Uncovering the Secrets of Texas Ducks Unlimited Texas Ducks Unlimited

Two years prior to the time that Ducks Unlimited (DU) was founded, More Game Birds laid the foundation for conservation of waterfowl through the financing of what was at the time, the largest and most extensive recension of waterfowl populations ever recorded. in 1935 More Game Birds funded an aerial survey known as The 1935 International Wild Duck Census. The first ever aerial census of this kind that was conducted in 1935, the International Wild Duck Census helped determine the number of ducks in across the Great Slave Lake in Canada all the way to and including the Upper Midwestern United States. The surveys conducted by aerials were bolstered by ground counts that required 1,500 volunteers and the estimate was that there were forty millions ducks in Canada and 2.2 million birds in the United States in the spring of 1935. These aerial surveys would eventually be a standard of conservation of waterfowl, and they also proved that any efforts to improve and protect waterfowl populations should focus on areas like the plains of central Canada, America’s “Duck Factory.”

Utilizing this data as a reference point, Ducks Unlimited was incorporated on the 29th of January, 1937 in the United Texas Ducks Unlimited and Ducks Unlimited Canada was founded in Winnipeg on the 10th of March of the same year. The purpose of these organisations was to raise funds from waterfowl hunters in order to continue aerial surveys and to restore vital habitats, especially in important Canadian habitats that were being depleted for Texas Ducks Unlimited use. More Game Birds provided the first funds necessary to begin Texas Ducks Unlimited and market research for Ducks Unlimited as well as Ducks Unlimited Canada.

in 1938 DU donated $100,000 in funds for DU Canada to restore habitat and fund aerial surveys. DU Canada hired Thomas Main Chief of the surface water engineering to the Canadian National Railways and an avid hunter of waterfowl, to manage the project. Expert in Texas Ducks Unlimited Bertram Cartwright of the Natural History Society of Manitoba was appointed as the first DU Canada naturalist in the same year.

On the month of April of 1938 Main, Cartwright and other top group members of DU Canada, organized the first restoration project of DU Canada in Big Grass Marsh in Manitoba. It was drained in 1916 to create more cultivable land, Big Grass Marsh, like other wetlands that were drained, was not suitable for farming. Farmers who had lost money in agriculture were thrilled to take on the work that was undertaken during the rehabilitation of Big Grass Marsh, and a dam to control the flow was built to guard the nearby farmland from flooding. The other projects were followed in 1938, and by the time of 1938, after just the period of Texas Ducks Unlimited weeks in the existence of the organization, DU Canada had restored and protected more than 150,000 acres of essential nesting habitat. In 1940 The More Game Birds of America Foundation which had aided to establish Ducks Unlimited, ceased to exist. The entire of More Game Birds assets were handed over to DU.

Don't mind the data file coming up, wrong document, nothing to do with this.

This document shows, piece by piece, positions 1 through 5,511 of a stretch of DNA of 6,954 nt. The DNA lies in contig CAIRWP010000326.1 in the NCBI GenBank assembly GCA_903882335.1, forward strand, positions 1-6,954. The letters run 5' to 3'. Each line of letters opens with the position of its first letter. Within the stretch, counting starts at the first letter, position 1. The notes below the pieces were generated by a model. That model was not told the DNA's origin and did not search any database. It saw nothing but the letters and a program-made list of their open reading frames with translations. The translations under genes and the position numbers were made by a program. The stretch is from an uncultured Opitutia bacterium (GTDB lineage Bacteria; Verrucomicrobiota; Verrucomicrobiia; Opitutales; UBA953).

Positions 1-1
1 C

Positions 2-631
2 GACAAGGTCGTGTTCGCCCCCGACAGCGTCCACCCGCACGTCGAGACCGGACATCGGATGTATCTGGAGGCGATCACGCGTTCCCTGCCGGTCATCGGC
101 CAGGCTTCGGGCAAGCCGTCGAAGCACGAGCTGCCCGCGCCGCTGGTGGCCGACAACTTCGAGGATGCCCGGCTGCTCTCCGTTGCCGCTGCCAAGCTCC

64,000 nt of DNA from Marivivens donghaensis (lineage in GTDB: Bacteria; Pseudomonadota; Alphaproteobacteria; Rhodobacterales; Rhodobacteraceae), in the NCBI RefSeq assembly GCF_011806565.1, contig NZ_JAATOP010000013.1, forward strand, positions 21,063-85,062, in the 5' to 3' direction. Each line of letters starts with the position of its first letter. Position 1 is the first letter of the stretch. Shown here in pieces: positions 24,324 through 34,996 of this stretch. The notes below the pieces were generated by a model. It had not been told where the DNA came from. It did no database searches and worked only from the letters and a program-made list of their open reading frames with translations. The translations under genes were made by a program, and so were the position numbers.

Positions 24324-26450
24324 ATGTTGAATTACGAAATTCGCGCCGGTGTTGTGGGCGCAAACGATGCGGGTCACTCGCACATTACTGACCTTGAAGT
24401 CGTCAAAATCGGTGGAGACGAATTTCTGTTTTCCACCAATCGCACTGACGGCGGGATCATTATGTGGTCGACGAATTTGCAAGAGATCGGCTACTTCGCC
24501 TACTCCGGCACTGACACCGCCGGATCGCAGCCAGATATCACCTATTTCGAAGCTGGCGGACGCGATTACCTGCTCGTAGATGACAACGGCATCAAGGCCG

Hunters from across Canada and across the United States began taking note of the accomplishments of DU, and pledges grew. The three states of Texas, California, and Arkansas hunters poured in hundreds of thousands of dollars to DU’s cause and made headlines in local papers. Gordon MacQuarrie, famed outdoor columnist for the Milwaukee Journal, praised DU’s efforts and helped to raise awareness of the group in Wisconsin. DU started selling “subscriptions” that promised pledges for five years. In addition, ammunition and shotguns were raffled at events to raise funds. As the funds poured through the organisation, the activities and mission of DU increased. In the 1940s thousands of millions of more areas in Canada and the United States and Canada was restored to waterfowl breeding habitat through DU. Louisiana oil baron Alfred C. Glassell, was so impressed with the efforts of DU that he went to Canada to see the restoration in person. When he returned in Louisiana, Glassell called a gathering of Shreveport duck-hunters. He contributed $1,000 to the efforts of DU Canada and demanded that all hunters follow suit (rumor is that Glassell received a check for $500 on the plate, and then took it down to the ground and asked the donor to increase the amount, which he did). Glassell was later the president of DU in 1944 and 1945.

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